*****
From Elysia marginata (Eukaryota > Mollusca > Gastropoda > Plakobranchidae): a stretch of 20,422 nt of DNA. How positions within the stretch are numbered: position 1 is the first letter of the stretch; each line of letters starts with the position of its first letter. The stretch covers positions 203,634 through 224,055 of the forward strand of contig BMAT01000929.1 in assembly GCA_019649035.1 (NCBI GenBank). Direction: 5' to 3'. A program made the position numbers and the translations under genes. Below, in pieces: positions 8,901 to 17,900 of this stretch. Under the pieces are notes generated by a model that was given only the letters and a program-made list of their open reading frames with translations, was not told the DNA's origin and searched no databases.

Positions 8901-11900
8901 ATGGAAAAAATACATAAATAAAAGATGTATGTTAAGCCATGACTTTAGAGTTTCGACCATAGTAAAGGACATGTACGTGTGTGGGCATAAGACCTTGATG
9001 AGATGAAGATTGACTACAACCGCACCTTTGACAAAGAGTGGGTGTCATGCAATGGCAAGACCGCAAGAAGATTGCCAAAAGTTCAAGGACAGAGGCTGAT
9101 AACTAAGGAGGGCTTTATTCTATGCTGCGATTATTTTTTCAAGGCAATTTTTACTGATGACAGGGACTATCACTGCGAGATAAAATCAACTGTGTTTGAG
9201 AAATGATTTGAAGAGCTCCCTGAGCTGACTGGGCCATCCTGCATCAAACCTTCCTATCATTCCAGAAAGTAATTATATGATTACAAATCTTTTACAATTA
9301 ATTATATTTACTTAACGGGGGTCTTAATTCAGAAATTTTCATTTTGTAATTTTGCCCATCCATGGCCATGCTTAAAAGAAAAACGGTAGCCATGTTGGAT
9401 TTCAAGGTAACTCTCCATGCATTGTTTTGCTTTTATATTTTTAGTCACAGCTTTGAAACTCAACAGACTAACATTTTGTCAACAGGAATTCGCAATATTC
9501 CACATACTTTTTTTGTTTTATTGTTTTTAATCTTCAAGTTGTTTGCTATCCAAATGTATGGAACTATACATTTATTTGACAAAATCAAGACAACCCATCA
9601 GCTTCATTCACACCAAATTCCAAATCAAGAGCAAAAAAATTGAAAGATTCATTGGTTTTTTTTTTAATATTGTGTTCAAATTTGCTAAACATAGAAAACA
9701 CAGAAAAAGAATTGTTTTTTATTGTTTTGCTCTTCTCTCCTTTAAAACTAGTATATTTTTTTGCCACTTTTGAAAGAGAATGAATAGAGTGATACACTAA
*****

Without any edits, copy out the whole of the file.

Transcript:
From Elysia marginata (Eukaryota > Mollusca > Gastropoda > Plakobranchidae): a stretch of 20,422 nt of DNA. How positions within the stretch are numbered: position 1 is the first letter of the stretch; each line of letters starts with the position of its first letter. The stretch covers positions 203,634 through 224,055 of the forward strand of contig BMAT01000929.1 in assembly GCA_019649035.1 (NCBI GenBank). Direction: 5' to 3'. A program made the position numbers and the translations under genes. Below, in pieces: positions 8,901 to 17,900 of this stretch. Under the pieces are notes generated by a model that was given only the letters and a program-made list of their open reading frames with translations, was not told the DNA's origin and searched no databases.

Positions 8901-11900
8901 ATGGAAAAAATACATAAATAAAAGATGTATGTTAAGCCATGACTTTAGAGTTTCGACCATAGTAAAGGACATGTACGTGTGTGGGCATAAGACCTTGATG
9001 AGATGAAGATTGACTACAACCGCACCTTTGACAAAGAGTGGGTGTCATGCAATGGCAAGACCGCAAGAAGATTGCCAAAAGTTCAAGGACAGAGGCTGAT
9101 AACTAAGGAGGGCTTTATTCTATGCTGCGATTATTTTTTCAAGGCAATTTTTACTGATGACAGGGACTATCACTGCGAGATAAAATCAACTGTGTTTGAG
9201 AAATGATTTGAAGAGCTCCCTGAGCTGACTGGGCCATCCTGCATCAAACCTTCCTATCATTCCAGAAAGTAATTATATGATTACAAATCTTTTACAATTA
9301 ATTATATTTACTTAACGGGGGTCTTAATTCAGAAATTTTCATTTTGTAATTTTGCCCATCCATGGCCATGCTTAAAAGAAAAACGGTAGCCATGTTGGAT
9401 TTCAAGGTAACTCTCCATGCATTGTTTTGCTTTTATATTTTTAGTCACAGCTTTGAAACTCAACAGACTAACATTTTGTCAACAGGAATTCGCAATATTC
9501 CACATACTTTTTTTGTTTTATTGTTTTTAATCTTCAAGTTGTTTGCTATCCAAATGTATGGAACTATACATTTATTTGACAAAATCAAGACAACCCATCA
9601 GCTTCATTCACACCAAATTCCAAATCAAGAGCAAAAAAATTGAAAGATTCATTGGTTTTTTTTTTAATATTGTGTTCAAATTTGCTAAACATAGAAAACA
9701 CAGAAAAAGAATTGTTTTTTATTGTTTTGCTCTTCTCTCCTTTAAAACTAGTATATTTTTTTGCCACTTTTGAAAGAGAATGAATAGAGTGATACACTAA